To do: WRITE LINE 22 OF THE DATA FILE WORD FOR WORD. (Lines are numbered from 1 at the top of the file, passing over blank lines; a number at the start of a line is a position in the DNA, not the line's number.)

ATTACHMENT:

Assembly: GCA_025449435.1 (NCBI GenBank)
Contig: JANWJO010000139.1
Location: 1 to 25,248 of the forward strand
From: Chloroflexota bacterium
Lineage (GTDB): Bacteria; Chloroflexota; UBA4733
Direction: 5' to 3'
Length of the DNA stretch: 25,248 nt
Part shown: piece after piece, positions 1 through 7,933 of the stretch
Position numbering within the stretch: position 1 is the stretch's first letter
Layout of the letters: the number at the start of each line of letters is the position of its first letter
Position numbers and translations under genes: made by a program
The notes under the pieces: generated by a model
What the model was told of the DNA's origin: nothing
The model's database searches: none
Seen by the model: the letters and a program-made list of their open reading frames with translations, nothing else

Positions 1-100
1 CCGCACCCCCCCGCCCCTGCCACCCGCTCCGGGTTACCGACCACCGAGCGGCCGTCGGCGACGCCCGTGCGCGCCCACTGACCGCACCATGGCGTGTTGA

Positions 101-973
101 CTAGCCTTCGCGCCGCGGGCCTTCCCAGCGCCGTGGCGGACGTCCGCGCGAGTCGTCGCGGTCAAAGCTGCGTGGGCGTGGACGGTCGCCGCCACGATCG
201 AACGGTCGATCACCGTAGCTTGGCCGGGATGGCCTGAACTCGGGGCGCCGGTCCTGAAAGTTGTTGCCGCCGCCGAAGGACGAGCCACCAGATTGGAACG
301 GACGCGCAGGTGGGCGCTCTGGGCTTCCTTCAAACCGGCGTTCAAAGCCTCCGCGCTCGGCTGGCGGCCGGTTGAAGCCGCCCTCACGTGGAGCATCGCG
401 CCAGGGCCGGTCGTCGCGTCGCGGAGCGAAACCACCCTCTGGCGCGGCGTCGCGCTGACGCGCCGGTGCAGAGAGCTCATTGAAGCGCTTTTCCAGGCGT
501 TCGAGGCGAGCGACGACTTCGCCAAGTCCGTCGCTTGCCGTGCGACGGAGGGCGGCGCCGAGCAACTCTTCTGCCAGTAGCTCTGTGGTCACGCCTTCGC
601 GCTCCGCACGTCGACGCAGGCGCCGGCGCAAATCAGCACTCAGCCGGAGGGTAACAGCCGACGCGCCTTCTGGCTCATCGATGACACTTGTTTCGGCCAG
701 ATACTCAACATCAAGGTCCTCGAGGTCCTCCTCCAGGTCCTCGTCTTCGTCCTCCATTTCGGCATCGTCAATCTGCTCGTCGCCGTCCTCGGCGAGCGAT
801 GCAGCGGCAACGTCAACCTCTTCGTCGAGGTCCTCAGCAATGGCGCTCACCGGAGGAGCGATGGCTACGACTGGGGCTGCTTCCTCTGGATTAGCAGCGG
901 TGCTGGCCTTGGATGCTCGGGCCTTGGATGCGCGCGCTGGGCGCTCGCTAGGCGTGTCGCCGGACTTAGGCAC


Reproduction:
401 CCAGGGCCGGTCGTCGCGTCGCGGAGCGAAACCACCCTCTGGCGCGGCGTCGCGCTGACGCGCCGGTGCAGAGAGCTCATTGAAGCGCTTTTCCAGGCGT